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Discussion Starter · #1 ·
My partner and I just bought a '22 this weekend (yay!). I don't know how to drive stick yet, but my partner (who does know stick) says he can't get the N to move in 1st by just lifting off the clutch; he has to give it some gas too. As in, he can't just roll forward in stop-and-go traffic without the gas like he used to do in his Mazda 3.

Is this an issue, or is this just because the car is so new and hasn't been through the break-in period yet? He also says the bite point is much lower than in the 3, so maybe he just needs to get used to the clutch on the N?
 

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That sounds normal and it may take some time to get used to. Manual performance cars generally have a more "grabby" clutch and are easier to stall than lower powered cars. When in stop and go traffic, I try to give plenty of space in the car in front of me to avoid having to stop and push the clutch in. There may be situations where you have to feather the clutch if you are trying to creep forward slowly, but it's best to keep the clutch either fully engaged or disengaged.

I've been driving manual for 20 years, and this is my third manual car. My first was a '95 Ford Probe GT, then an '06 Civic Si that I put of 200k miles on each. I can't speak for the Mazda 3, but in every manual car I've driven you cannot simply let out the clutch in first without giving some throttle. The VN has a very light clutch feel, but it engages early and should require some throttle to make it move.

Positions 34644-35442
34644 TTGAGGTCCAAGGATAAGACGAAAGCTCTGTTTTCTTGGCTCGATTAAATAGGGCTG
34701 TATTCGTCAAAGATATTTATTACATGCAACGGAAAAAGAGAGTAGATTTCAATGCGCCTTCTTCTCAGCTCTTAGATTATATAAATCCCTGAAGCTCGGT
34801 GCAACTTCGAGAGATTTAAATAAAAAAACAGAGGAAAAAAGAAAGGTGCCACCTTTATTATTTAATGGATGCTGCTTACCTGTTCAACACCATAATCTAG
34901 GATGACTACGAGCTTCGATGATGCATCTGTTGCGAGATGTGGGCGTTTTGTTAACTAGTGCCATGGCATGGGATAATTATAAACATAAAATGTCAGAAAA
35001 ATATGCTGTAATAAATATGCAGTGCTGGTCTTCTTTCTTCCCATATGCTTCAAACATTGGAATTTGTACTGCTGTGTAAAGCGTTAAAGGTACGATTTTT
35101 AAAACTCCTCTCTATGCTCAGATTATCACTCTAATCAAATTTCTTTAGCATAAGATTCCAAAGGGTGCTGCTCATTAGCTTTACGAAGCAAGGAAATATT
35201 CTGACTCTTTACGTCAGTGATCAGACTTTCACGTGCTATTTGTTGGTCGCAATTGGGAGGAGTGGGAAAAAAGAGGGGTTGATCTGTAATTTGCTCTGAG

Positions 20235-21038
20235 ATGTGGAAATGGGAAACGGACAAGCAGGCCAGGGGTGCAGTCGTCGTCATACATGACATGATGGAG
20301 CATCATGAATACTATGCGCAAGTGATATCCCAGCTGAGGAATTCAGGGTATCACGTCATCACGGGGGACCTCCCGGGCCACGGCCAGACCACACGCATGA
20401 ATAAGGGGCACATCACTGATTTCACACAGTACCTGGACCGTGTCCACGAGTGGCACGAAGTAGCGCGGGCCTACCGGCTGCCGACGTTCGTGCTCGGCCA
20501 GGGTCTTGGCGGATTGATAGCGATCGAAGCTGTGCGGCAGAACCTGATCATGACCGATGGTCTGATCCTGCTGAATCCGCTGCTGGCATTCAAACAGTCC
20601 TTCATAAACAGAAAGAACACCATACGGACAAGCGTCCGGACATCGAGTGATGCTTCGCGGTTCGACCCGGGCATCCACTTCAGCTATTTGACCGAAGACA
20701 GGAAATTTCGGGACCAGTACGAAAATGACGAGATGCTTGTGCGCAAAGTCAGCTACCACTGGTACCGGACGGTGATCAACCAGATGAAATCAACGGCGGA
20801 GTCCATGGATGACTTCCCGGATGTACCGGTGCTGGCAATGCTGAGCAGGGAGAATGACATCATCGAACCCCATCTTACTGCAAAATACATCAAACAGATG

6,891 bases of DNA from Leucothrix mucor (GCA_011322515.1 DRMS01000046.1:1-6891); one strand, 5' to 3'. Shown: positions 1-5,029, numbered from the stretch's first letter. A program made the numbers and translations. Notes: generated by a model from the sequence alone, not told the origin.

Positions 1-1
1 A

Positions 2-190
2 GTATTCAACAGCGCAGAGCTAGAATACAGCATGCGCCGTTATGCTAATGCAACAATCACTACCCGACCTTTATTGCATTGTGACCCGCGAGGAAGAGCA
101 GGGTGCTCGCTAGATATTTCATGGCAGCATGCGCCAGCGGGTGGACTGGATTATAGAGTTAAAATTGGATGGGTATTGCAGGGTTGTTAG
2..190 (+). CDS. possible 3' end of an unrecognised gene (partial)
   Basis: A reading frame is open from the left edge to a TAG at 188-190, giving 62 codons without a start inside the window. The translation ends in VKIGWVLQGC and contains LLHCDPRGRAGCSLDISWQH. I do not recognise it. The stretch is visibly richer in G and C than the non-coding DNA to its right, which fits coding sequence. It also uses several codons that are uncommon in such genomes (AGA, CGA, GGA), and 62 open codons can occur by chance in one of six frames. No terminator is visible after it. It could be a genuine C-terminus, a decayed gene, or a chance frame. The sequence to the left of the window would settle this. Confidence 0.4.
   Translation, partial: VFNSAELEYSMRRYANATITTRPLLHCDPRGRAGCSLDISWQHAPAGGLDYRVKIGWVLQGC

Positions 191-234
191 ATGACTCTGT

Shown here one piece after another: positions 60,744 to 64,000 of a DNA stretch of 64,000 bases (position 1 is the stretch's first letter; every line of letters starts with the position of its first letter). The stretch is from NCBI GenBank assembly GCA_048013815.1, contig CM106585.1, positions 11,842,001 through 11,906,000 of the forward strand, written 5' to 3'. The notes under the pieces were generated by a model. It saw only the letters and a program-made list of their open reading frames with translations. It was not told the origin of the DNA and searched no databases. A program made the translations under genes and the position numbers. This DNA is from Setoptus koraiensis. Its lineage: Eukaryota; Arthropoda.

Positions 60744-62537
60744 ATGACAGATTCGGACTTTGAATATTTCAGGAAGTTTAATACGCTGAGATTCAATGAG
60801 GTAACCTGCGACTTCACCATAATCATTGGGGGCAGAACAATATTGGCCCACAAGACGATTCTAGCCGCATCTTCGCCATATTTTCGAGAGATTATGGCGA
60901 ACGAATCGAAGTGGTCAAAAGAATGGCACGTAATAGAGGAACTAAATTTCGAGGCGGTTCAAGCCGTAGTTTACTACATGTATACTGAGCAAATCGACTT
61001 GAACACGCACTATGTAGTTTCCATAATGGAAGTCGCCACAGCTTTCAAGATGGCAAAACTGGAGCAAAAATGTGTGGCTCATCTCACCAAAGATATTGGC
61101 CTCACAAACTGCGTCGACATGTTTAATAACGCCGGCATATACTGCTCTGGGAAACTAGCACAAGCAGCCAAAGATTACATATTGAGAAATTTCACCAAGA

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That sounds normal and it may take some time to get used to. Manual performance cars generally have a more "grabby" clutch and are easier to stall than lower powered cars. When in stop and go traffic, I try to give plenty of space in the car in front of me to avoid having to stop and push the clutch in. There may be situations where you have to feather the clutch if you are trying to creep forward slowly, but it's best to keep the clutch either fully engaged or disengaged.

I've been driving manual for 20 years, and this is my third manual car. My first was a '95 Ford Probe GT, then an '06 Civic Si that I put of 200k miles on each. I can't speak for the Mazda 3, but in every manual car I've driven you cannot simply let out the clutch in first without giving some throttle. The VN has a very light clutch feel, but it engages early and should require some throttle to make it move.
I can definitely creep by holding at the bite point without giving it gas. I really never do that in actual driving situations, but I've checked a couple times when I was first getting used to the bite point.